Revolutions per minute (abbreviated rpm, RPM, rev/min, r/min) is a measure of the frequency of rotation, specifically the number of rotations around a fixed axis in one minute. It is used as a measure of rotational speed of a mechanical component. In the French language, tr/mn (tours par minute) is the common abbreviation. The German language uses the abbreviation U/min or u/min (Umdrehungen pro Minute).
A gramophone record (phonograph record in American English) or vinyl record, commonly known as a record, is an analogue sound storage medium in the form of a flat polyvinyl chloride(previously shellac) disc with an inscribed, modulated spiral groove. The groove usually starts near the periphery and ends near the center of the disc. Phonograph records are generally described by their diameter in inches (12″, 10″, 7″), the rotational speed in rpm at which they are played (16 2⁄3, 33 1⁄3, 45, 78), and their time capacity, determined by their diameter and speed (LP [long playing], 12-inch disc, 33 1⁄3 rpm; SP [single], 10-inch disc, 78 rpm, or 7-inch disc, 45 rpm; EP [extended play], 12-inch disc, 33 1⁄3 or 45 rpm); their reproductive quality, or level of fidelity(high-fidelity, orthophonic, full-range, etc.); and the number of audio channels (mono, stereo,quad, etc.).
The long playing (nicknamed the LP; in full a 33 1⁄3 rpm microgroove) record is a vinyl record format, an analog sound storage medium. Introduced by Columbia in 1948, it was soon adopted as a new standard by the entire record industry. Apart from relatively minor refinements and the important later addition of stereophonic sound, it has remained the standard format for vinyl albums. At the time the LP was introduced, nearly all phonograph records for home use were made of an abrasive (and therefore noisy) shellac compound, employed a much larger groove, and played at approximately 78 revolutions per minute (rpm), limiting the playing time of a 12-inch diameter record to less than five minutes per side. The new product was a 12- or 10-inch (30 or 25 cm) fine-grooved disc made of vinyl and played with a smaller-tipped “microgroove” stylus at a speed of 33 1⁄3 rpm. Each side of a 12-inch LP could play for more than 20 minutes. Only the microgroove standard was new, as both vinyl and the 33 1⁄3 rpm speed had been used for special purposes for many years, as well as in one unsuccessful earlier attempt to introduce a long-playing record for home use by RCA Victor.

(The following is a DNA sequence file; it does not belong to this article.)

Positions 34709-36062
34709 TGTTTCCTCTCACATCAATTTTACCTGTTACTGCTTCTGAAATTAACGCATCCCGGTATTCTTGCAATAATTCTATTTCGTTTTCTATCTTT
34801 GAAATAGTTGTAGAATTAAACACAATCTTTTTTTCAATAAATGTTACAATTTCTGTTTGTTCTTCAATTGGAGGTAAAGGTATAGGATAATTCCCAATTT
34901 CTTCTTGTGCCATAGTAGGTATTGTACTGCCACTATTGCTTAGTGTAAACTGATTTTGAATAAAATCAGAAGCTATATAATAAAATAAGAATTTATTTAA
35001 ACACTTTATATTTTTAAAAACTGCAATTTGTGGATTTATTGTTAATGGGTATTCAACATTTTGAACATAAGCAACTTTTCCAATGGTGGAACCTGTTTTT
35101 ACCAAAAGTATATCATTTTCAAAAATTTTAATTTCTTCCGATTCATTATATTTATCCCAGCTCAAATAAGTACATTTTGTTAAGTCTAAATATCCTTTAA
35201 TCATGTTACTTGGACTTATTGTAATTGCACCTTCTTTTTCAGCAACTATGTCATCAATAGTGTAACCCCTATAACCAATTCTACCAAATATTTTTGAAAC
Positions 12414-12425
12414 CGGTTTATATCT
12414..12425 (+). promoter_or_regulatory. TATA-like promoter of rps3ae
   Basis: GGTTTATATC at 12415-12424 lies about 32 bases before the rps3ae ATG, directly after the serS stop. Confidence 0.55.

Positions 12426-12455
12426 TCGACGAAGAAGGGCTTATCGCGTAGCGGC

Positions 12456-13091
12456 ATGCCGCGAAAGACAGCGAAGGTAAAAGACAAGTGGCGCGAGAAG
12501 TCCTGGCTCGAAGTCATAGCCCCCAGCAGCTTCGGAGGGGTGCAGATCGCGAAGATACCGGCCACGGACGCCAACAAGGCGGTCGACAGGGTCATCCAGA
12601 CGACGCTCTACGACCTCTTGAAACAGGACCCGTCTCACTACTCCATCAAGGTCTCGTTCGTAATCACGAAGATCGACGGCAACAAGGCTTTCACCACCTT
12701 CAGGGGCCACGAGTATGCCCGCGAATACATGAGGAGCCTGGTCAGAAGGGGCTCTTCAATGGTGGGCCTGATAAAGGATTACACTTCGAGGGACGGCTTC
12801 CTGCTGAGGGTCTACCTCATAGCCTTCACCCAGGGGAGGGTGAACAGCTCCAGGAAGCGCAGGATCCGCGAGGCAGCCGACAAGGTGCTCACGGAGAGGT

Although the LP was suited to classical music because of its extended continuous playing time, it also allowed a collection of ten or more pop music recordings to be put on a single disc. Previously, such collections, as well as longer classical music broken up into several parts, had been sold as sets of 78 rpm records in a specially imprinted “record album” consisting of individual record sleeves bound together in book form. The use of the word “album” persisted for the one-disc LP equivalent.
The phonograph disc record was the primary medium used for music reproduction until late in the 20th century, replacing the phonograph cylinder record—with which it had co-existed from the late 1880s through to the 1920s—by the late 1920s. Records retained the largest market share even when new formats such as compact cassette were mass-marketed. By the late 1980s, digital media, in the form of the compact disc, had gained a larger market share, and the vinyl record left the mainstream in 1991. From the 1990s to the 2010s, records continued to be manufactured and sold on a much smaller scale, and were especially used by disc jockeys (DJ)s, released by artists in some genres, and listened to by a niche market of audiophiles. The phonograph record has made a niche resurgence in the early 21st century – 9.2 million records were sold in the U.S. in 2014, a 260% increase since 2009. Likewise, in the UK sales have increased five-fold from 2009 to 2014.